Oh, I see. I know the "left behind" term, but not this one. :)

"Life isn't about waiting for the storm to pass: it's about learning to dance in the rain..."

"When we are no longer able to change a situation - we are challenged to change ourselves."

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post #6 of 8 Old 04-15-2011, 07:52 PM
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I seem to have the same problem with my 17 year old, however at just a hair short of 17 hands, jumping what I would call appropriately would probably be hard for his long legs! I am green too so this could be an adventure, though I consider myself pretty good at rating to the fence, its the up and over that gets me in trouble!

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post #7 of 8 Old 04-16-2011, 02:11 PM
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Kitten_Val:

If you find that your horse overjumps don't be too frightened. It is important that you not interfer with his jump by:
A) falling on his back or
B) pulling on his mouth.

Indeed young horses and green horses often over jump even the smallest fences and rails on the ground. Likewise experienced horses that have been frightened or over faced, also over jump out of fear. These ones (the frightened ones) are the most difficult to 'cure'.

A green horse, as Maura says, will usually correct itself will consistent thoughtfull training exercises. My favourite excercise to correct a horse from over jumping is having a placing pole approximately 9 feet on the take off side and on the landing side of a small cross rail jump. This way the horse steps over the placing pole and is in the correct spot to take off for the jump.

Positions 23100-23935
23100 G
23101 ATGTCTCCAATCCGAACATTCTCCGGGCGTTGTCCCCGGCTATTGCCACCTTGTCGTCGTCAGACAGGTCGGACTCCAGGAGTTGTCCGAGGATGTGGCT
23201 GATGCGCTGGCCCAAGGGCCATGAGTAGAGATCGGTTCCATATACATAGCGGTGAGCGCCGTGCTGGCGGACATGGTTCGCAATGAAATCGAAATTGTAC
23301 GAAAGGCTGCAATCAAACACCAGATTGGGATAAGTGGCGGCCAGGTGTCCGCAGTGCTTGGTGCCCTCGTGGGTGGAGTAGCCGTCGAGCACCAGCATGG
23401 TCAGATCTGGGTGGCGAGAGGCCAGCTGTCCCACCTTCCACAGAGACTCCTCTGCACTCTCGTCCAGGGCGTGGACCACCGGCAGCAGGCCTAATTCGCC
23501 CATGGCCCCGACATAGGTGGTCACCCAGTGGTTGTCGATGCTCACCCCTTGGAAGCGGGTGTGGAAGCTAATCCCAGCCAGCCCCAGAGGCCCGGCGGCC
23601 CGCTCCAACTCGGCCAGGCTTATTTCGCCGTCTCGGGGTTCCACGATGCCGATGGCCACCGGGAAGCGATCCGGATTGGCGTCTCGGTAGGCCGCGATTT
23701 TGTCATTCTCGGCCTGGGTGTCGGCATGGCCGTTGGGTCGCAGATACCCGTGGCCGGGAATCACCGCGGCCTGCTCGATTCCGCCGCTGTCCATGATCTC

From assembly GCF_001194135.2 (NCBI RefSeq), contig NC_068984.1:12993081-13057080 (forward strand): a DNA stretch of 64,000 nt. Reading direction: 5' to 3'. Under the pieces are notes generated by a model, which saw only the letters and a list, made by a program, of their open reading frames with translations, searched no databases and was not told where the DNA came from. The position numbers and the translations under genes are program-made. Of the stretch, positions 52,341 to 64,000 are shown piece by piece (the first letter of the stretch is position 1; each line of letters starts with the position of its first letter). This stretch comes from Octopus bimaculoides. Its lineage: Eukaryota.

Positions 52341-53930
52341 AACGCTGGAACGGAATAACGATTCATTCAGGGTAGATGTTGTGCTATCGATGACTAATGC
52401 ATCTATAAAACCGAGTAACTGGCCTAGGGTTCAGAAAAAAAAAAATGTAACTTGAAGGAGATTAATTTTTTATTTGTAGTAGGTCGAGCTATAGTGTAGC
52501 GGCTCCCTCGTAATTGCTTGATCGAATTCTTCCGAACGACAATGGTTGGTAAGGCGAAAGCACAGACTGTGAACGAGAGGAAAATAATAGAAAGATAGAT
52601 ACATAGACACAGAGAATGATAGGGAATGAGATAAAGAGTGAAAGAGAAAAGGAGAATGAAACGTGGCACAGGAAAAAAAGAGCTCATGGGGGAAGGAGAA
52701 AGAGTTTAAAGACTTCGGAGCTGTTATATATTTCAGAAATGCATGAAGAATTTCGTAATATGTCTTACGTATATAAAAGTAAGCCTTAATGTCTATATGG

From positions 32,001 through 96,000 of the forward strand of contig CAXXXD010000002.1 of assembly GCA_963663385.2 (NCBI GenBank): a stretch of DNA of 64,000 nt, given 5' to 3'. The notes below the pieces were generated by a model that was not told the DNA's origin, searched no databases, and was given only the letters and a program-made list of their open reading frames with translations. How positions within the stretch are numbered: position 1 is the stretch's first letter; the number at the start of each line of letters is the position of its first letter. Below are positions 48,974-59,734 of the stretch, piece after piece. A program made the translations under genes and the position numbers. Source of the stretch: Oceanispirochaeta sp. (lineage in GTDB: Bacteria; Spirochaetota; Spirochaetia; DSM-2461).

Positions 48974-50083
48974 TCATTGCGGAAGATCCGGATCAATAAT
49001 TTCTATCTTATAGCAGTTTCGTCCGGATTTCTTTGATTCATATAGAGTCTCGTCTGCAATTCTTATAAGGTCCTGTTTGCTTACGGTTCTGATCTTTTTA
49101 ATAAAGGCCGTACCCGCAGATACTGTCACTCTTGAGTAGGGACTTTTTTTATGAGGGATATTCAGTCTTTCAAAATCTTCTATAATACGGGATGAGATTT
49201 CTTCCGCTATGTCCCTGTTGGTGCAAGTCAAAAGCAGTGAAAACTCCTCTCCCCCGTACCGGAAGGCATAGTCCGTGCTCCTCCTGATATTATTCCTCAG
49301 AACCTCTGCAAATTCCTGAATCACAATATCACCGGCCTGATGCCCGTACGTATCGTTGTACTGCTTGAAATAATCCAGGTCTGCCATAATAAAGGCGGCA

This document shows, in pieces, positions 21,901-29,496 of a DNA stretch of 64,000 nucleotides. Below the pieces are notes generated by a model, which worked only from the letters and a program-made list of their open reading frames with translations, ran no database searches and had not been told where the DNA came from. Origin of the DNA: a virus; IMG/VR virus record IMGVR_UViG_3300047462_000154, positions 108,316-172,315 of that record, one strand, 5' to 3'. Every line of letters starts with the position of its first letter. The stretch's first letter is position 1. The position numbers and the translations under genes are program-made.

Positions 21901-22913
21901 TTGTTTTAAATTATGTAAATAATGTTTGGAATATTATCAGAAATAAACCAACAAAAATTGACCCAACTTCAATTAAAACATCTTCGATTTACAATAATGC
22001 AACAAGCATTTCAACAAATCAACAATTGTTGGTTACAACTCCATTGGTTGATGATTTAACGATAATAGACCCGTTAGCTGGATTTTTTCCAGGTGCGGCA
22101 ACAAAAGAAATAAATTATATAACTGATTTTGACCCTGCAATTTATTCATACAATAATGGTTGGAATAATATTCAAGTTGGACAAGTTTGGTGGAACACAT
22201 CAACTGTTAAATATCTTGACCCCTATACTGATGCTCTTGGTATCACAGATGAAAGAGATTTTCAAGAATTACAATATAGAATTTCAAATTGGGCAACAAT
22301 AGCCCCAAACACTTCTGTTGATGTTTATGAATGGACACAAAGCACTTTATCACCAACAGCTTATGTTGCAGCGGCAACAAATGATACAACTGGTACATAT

This placing pole or ground rail will help get the young or inexperienced horse to the correct take off spot of the jump and will also help define the correct landing side to the fence. It will result in the arc over the jump to be equal on each side so the horses maximum height is over the center of the jump and not beyond the jump standards.

If you have a small horse or pony the distance may be shorter and likewise is if your horse has a big stride then the 9 foot distance may be lengthened to suit your horse. Nine Feet is just an approximate guide.

It is important to have an experienced person with you or your riding coach or instructor to help you while you do this.

What are you favorite exercises to help a horse that over jumps?

Thank you for taking the time to write a post and be active in this forum. Please visit me at Thistle Ridge Stables. I'd love to hear from you!
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post #8 of 8 Old 04-17-2011, 01:46 AM
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I was going to suggest a ground pole in front of the jump too, but ThistleRidge covered this already.

KV, over jumping of the rider, is when they try to jump for the horse and get ahead of the pommel.